Lindos stands on the eastern side of the island, at a distance of
55 km from Rhodes town. According to tradition, it was founded by Lindos, brother
of Kamiros and Ialysos. There were links between the culture of the ancient city
and that of Mycenae, on which it seems to have exerted an influence. Lindos soon
developed into an important commercial and shipping centre (between 8th and the
6th centuries BC), and it founded colonies throughout the Mediterranean basin.
The city also made advances in the arts and letters. Cleobulos, on of the Seven
Sages of ancient Greece, the poet Peisinus and the sculptor Chares, who created
the famous Colossus of Rhodes, were all Lindians. The city continued to flourish
through the Middle Ages, and was important in the manufacture of pottery, embroidery
and woven goods. It was taken by the Knights of St. John and later by the Turks.
From its long history, there are many traces to admire today. The most important
monuments are to by found on the acropolis, where we can see the trireme carved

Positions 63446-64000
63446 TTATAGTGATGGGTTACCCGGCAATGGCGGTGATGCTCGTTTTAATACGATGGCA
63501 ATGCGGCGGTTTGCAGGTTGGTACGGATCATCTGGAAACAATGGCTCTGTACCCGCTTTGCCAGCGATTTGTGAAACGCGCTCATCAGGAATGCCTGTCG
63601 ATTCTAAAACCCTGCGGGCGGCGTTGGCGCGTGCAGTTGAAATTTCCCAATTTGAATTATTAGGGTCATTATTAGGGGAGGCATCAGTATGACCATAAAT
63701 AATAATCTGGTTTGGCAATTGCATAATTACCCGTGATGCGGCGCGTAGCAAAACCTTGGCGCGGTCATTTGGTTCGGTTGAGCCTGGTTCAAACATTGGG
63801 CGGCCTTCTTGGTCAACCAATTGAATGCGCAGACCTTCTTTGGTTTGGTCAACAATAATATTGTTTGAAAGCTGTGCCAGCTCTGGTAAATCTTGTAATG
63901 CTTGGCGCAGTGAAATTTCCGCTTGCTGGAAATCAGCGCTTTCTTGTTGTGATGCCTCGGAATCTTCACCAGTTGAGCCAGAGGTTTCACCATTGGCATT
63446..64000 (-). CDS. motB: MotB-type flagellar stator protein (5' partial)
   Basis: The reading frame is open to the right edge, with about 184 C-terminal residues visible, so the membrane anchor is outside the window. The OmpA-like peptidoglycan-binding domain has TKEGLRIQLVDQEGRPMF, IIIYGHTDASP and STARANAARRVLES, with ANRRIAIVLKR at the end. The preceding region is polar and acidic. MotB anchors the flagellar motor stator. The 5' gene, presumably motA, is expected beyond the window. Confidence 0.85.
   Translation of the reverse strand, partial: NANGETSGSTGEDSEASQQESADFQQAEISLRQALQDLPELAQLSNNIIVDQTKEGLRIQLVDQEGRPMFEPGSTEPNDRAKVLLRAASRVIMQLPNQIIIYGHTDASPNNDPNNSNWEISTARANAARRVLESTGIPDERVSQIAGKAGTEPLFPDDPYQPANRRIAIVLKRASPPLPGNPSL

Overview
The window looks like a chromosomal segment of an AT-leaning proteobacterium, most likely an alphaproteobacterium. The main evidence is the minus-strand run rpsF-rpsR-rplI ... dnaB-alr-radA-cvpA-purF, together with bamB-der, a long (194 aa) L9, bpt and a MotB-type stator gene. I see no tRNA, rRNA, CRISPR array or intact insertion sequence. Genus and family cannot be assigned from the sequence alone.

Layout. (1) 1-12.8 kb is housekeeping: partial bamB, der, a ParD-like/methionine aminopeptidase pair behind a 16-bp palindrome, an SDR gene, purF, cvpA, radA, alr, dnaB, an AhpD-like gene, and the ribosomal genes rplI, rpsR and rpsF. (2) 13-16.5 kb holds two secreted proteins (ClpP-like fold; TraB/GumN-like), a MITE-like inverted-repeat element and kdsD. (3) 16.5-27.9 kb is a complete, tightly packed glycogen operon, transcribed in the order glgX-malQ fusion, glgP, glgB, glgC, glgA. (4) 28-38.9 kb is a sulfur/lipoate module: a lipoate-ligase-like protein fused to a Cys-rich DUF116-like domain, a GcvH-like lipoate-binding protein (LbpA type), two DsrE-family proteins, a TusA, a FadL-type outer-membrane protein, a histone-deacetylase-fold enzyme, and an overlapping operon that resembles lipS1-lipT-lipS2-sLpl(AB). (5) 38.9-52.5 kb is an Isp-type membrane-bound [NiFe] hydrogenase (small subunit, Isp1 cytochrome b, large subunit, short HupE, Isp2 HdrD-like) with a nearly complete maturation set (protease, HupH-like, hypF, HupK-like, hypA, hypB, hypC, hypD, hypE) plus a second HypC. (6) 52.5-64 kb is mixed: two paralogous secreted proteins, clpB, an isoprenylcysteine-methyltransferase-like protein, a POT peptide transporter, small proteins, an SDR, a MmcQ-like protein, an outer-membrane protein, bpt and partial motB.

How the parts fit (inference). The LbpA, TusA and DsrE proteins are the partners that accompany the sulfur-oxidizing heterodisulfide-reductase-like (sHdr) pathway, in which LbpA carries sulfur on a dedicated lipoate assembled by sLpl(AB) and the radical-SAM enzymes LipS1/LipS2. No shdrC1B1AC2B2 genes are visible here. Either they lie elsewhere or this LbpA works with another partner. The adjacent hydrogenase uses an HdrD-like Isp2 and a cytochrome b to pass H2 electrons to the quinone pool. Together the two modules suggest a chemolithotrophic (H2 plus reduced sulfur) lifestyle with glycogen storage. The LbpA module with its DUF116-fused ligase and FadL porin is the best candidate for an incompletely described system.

in the rock, the colonnade of the temple of Lindian Athena, the Propylum and the
temple itself. The temple once contained picture by the most famous painters of
antiquity: Zeuxes, Apelles and Parrasius. The VII Ode of Pindar, in praise of
the athletic triumphs of the Olympic victor Diagoras, was carved on the temple
marbles. Of the monuments below the acropolis, the most important are the Tomb
of Cleobulus, the Theatre and the Tomb of Archocrates. The village mansions are
of great interest, as is the church of Our Lady.
On the coast near Lindos is the little bay of St. Paul, where according to tradition the Evangelist landed when he arrived in Rhodes to spread the new religion.
This text is cited June 2003 from the Rhodes Hoteliers' Association tourist pamphlet.
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